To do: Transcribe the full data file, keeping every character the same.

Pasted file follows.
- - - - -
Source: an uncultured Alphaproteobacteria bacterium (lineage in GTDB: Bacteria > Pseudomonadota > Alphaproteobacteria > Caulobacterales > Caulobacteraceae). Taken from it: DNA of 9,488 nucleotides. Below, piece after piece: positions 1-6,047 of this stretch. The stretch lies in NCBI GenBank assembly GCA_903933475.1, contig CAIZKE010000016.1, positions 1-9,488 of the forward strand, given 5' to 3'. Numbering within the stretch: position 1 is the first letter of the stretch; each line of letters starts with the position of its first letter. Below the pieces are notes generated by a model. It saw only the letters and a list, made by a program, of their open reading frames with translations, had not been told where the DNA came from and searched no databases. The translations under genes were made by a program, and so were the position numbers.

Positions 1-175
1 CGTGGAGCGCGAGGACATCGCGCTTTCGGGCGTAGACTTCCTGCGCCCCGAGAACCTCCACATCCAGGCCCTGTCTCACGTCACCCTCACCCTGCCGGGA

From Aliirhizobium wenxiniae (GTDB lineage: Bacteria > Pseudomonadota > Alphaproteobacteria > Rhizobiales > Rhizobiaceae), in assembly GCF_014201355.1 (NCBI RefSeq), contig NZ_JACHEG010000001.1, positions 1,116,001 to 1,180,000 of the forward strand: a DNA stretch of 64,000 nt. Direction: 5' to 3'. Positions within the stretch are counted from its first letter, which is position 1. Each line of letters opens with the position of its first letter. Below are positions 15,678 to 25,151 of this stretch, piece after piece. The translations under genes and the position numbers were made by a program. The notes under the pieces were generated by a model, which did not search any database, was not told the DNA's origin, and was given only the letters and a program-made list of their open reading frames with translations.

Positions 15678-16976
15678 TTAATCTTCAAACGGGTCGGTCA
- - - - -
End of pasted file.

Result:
Source: an uncultured Alphaproteobacteria bacterium (lineage in GTDB: Bacteria > Pseudomonadota > Alphaproteobacteria > Caulobacterales > Caulobacteraceae). Taken from it: DNA of 9,488 nucleotides. Below, piece after piece: positions 1-6,047 of this stretch. The stretch lies in NCBI GenBank assembly GCA_903933475.1, contig CAIZKE010000016.1, positions 1-9,488 of the forward strand, given 5' to 3'. Numbering within the stretch: position 1 is the first letter of the stretch; each line of letters starts with the position of its first letter. Below the pieces are notes generated by a model. It saw only the letters and a list, made by a program, of their open reading frames with translations, had not been told where the DNA came from and searched no databases. The translations under genes were made by a program, and so were the position numbers.

Positions 1-175
1 CGTGGAGCGCGAGGACATCGCGCTTTCGGGCGTAGACTTCCTGCGCCCCGAGAACCTCCACATCCAGGCCCTGTCTCACGTCACCCTCACCCTGCCGGGA

From Aliirhizobium wenxiniae (GTDB lineage: Bacteria > Pseudomonadota > Alphaproteobacteria > Rhizobiales > Rhizobiaceae), in assembly GCF_014201355.1 (NCBI RefSeq), contig NZ_JACHEG010000001.1, positions 1,116,001 to 1,180,000 of the forward strand: a DNA stretch of 64,000 nt. Direction: 5' to 3'. Positions within the stretch are counted from its first letter, which is position 1. Each line of letters opens with the position of its first letter. Below are positions 15,678 to 25,151 of this stretch, piece after piece. The translations under genes and the position numbers were made by a program. The notes under the pieces were generated by a model, which did not search any database, was not told the DNA's origin, and was given only the letters and a program-made list of their open reading frames with translations.

Positions 15678-16976
15678 TTAATCTTCAAACGGGTCGGTCA